Increased oil spill risk is just one of many environmental and social risks associated with the Lom Pangar Dam, which in the words of the World Bank is, “a high-risk, high-reward project, where successful implementation and realization of the project’s development objective will require intensive supervision. The World Bank is well positioned to support the GOC in developing this strategic project in an environmentally sustainable and socially equitable manner by not only providing financing but also expertise and access to international good practice.”

The World Bank has rated the project Category A as per its safeguard policy on Environmental Assessment. This is the highest risk category and the Bank admits the project will have,”significant environmental and social impacts,” that will require various interventions to assess, minimize and mitigate them.

The Bank’s Safeguard Data Sheet outlines some of the environmental impacts:

The project will have significant impacts on natural habitats, both during construction and operation of the dam. The reservoir will flood approximately 537 km2 of natural habitats, including approximately 300 km2 of natural forest. The cumulative footprint of the construction sites (apart from the reservoir) cover approximately 4,000 hectares that will be converted from forest to other uses. Indirect impacts on natural habitats could in the long term be more significant than the direct impacts. They include loss of biodiversity because of poaching or habitat fragmentation by the road network, including any roads built for the salvage of wood from the reservoir before it is filled, and the expansion of agriculture into forest areas. The construction phase might trigger a process of agricultural penetration into the Deng Deng forest that could perpetuate itself long after commissioning of the dam and could significantly reduce the integrity and ecological functions of the forest. The reservoir will transform a terrestrial ecosystem of forest and savannas along a river into a lake ecosystem subjected to strong seasonal variations in water levels. While the ESA indicates that none of the flooded terrestrial habitat is critical, the dam site is located next to portions of the Deng Deng forest that include critical habitats, particularly because of the presence of a viable population of gorillas and a significant population of chimpanzees. The environmental significance of the Deng Deng forest was identified in the context of the Chad-Cameroon Pipeline Project and led to the pipeline’s realignment to avoid critical habitats. gradual degradation of the Deng Deng forest could lead to the extinction of its gorilla population.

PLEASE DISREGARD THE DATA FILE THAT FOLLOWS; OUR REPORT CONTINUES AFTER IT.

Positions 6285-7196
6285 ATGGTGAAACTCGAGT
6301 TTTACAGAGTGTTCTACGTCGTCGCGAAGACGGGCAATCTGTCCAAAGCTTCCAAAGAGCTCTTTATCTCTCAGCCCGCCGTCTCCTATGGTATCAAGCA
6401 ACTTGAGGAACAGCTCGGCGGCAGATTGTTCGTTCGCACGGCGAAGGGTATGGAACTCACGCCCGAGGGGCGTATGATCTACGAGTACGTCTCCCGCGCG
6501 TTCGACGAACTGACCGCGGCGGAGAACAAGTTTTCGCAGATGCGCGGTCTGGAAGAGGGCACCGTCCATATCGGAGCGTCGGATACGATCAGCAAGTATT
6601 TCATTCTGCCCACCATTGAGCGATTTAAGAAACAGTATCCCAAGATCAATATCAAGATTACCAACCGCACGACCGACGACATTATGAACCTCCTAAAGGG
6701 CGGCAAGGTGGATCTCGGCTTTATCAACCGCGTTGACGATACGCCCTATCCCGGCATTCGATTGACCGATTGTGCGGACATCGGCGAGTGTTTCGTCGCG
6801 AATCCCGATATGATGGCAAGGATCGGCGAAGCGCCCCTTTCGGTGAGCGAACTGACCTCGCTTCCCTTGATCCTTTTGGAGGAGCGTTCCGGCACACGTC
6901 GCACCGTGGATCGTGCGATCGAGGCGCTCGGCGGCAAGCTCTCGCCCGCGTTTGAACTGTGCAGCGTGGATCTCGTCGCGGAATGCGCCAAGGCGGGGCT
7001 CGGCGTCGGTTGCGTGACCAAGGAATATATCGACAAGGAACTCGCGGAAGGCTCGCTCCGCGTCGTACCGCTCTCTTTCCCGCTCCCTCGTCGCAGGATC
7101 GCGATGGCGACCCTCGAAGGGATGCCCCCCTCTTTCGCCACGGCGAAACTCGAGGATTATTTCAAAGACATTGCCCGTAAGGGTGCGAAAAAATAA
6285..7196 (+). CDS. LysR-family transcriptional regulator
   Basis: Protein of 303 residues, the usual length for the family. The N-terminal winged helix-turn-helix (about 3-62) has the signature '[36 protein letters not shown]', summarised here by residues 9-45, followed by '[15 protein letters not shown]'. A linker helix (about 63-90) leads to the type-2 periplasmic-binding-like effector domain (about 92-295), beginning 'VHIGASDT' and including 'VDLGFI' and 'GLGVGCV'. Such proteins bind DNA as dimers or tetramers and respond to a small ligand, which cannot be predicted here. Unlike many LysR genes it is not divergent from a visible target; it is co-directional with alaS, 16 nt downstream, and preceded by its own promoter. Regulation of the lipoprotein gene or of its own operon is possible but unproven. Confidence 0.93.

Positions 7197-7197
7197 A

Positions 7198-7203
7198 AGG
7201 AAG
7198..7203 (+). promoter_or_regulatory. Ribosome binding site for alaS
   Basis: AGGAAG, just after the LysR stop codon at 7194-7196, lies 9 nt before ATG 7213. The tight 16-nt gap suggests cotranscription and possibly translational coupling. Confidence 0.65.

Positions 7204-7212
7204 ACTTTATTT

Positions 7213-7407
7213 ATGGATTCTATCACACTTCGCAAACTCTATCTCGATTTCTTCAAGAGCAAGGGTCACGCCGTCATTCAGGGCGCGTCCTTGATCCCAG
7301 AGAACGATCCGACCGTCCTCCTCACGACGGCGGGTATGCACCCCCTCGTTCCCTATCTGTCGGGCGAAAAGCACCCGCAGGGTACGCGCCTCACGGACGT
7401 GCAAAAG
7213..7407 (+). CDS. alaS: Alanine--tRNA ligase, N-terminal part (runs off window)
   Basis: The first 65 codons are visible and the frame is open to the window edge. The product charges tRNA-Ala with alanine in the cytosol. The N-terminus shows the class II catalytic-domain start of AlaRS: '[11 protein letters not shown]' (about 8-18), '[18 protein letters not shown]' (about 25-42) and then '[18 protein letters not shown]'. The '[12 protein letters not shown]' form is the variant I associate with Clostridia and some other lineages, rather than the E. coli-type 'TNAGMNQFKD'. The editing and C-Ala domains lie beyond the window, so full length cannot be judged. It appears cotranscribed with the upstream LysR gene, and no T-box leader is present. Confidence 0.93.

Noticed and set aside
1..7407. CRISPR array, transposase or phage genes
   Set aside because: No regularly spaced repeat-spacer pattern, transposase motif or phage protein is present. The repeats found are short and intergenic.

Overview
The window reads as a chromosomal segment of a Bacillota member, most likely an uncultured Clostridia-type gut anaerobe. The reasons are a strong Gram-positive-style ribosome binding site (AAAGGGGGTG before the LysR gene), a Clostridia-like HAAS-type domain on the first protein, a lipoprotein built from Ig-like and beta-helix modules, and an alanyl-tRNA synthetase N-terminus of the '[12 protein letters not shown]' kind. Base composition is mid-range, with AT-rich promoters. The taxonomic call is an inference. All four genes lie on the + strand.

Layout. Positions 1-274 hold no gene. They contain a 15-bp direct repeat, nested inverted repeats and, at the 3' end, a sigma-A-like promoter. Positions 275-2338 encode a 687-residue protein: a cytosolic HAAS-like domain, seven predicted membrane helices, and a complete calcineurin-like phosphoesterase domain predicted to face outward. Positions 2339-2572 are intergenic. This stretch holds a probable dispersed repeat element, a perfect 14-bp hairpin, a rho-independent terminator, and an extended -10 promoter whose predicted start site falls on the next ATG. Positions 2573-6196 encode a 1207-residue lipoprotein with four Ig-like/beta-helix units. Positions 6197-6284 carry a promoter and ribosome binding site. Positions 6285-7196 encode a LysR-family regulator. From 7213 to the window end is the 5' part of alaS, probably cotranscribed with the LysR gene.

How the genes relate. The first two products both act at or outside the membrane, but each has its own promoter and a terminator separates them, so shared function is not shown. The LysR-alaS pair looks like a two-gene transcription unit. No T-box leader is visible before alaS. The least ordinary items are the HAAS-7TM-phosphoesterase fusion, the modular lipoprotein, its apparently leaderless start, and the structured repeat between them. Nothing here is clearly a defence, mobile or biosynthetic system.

(I have highlighted the sentence about the Deng Deng forest as it’s rather ironic that the pipeline route was modified in order to get World Bank support for that project.)